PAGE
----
Tested on version 3.0.27a to be exact, could not find it in the list.
I'm not sure wether this should be in libsmbclient category as this also applies to smbd.
$ cd ~/testdir
$ mkdir "john \"ripper\" doe"
$ touch test.txt
john "ripper" doe/ test.txt
the attached program when set to print contents of that dir will output:
<DIR> name: . decoded: .
<DIR> name: .. decoded: ..
<DIR> name: JSD7I4%7EK decoded: JSD7I4~K
<FILE> name: test.txt decoded: test.txt
"name" is the urlencoded version, "decoded" is the decoded version.
As you can see the file name called "john \"ripper\" doe" is called something completely different and when trying to open that directory it will return with errno set to ENOENT.
When I browse that share/directory from a Windows client I get the same name (JSD7I4~K) and I cannot enter it.
Created attachment 3023 [details]
Hard coded IP, username, password and sharename, modify it to suit your needs if you want to try it.
This is a server issue, not libsmbclient. The problem is reproducible from a Windows box.
"... Use any character in the current code page for a name, including Unicode characters and characters in the extended character set (128–255), except for the following:
* The following reserved characters:
o < (less than)
o > (greater than)
o : (colon)
o " (double quote)
o / (forward slash)
o \ (backslash)
o | (vertical bar or pipe)
o ? (question mark)
o * (asterisk)
So "john \"ripper\" doe" would not be a legal filename.
Created attachment 5410 [details]
But should'nd we check if a filename is legal before we try to mangle it?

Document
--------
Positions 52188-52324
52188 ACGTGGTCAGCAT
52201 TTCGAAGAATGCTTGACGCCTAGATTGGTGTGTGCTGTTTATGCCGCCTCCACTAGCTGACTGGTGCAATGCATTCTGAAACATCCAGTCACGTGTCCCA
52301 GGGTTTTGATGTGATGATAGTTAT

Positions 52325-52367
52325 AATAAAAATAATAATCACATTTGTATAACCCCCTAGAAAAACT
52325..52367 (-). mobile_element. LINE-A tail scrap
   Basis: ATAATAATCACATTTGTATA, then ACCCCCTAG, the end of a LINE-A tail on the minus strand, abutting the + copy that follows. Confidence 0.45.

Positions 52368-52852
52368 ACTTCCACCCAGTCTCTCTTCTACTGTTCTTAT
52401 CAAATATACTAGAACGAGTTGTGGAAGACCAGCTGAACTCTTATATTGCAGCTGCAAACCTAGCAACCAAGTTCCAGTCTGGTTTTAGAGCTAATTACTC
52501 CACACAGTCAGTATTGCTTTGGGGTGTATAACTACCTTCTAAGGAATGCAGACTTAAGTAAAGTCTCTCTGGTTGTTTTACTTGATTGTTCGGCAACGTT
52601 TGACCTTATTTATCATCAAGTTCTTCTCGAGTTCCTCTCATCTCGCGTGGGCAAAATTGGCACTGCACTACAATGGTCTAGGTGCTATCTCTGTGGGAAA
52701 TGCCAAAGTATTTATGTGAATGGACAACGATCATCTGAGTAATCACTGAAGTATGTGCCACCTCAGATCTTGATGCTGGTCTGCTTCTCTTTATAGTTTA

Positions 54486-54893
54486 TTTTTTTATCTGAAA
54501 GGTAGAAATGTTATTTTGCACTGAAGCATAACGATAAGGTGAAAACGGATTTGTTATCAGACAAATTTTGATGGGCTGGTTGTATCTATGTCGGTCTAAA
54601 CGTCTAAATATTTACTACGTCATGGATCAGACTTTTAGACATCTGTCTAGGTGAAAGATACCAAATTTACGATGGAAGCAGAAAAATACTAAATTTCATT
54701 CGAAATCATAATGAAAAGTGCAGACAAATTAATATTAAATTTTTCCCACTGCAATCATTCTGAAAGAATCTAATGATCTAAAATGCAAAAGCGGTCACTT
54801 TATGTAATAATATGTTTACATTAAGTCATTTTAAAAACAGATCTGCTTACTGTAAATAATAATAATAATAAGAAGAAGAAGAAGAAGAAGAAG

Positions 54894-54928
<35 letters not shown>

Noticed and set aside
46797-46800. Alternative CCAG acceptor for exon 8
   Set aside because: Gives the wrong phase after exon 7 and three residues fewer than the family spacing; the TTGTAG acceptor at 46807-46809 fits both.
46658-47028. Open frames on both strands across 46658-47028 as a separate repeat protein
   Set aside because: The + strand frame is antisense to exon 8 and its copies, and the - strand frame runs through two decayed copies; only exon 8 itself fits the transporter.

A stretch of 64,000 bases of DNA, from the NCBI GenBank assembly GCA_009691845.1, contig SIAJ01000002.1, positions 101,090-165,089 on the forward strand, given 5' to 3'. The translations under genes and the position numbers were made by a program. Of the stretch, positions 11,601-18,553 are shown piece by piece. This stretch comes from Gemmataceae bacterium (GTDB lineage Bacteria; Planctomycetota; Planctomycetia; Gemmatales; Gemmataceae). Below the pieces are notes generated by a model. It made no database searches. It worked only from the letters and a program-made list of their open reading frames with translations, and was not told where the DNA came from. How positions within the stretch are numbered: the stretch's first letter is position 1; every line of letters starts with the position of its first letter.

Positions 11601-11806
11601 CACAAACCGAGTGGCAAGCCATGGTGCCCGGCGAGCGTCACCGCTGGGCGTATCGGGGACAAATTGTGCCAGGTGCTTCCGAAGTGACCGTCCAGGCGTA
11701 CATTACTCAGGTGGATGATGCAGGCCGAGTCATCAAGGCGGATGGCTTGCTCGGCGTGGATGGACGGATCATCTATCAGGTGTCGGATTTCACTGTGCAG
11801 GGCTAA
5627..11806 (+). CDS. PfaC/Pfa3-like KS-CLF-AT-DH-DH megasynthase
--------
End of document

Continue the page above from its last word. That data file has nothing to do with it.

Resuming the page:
Jeremy, can you please check?
Above patch will make illegal filenames disappear completely to the clients.
patch is for master
Have you tested this against a Windows server ? I'd believe an smbtorture test much more than I'd believe an MSDN doc I'm afraid.
Created attachment 5411 [details]
i guess the docs are more or less an advice not to use them. Explorer may also prevent users from creating files like that. The screenshot shows that those characters *are* alloed on NTFS.
Ok, sorry. I was under the impression that MSDN docs are valid.
Well they're a guide Holger, but only a guide :-). We need to confirm everything they "claim" with torture tests against the latest Windows release :-).
actually while taking a look into the initially reported problem I now think that Holger's patch is actually correct. The files I created on the NTFS volume (hacked on it via ntfs-3g :-) are "view-only" and not accessable in any way. One can not even rename or delete them on a XP machine. Accessing a file called a:foo triggers read trys on a floppy drive and so on. Interesting things happen :-)
Finally I think it's perfectly valid to mangle these filenames for non-unix clients. hash2 already acts like this, Holger's patch addresses hash the same way. Jeremy, do you agree?
err, what patch did I look at, that one addesses hash2.
Anyway, to hash the filenames seems to be the right thing to do.
Blörn, I was just backtracing what happens when I use the same procedure as the reporter described, and just found it goes into hash2. I did not even knew about hash.
I am not sure how we go on here.
As Björn describes in comment #11, those filenames are indeed illegal under windows. One cannot do any file system operation with them, and they lead to unkown effects.
Therefore I still think my patch has at least some points.
You can create such a filename through linux only, for example smbclient will not allow to create such a filename.
*** Bug 8653 has been marked as a duplicate of this bug. ***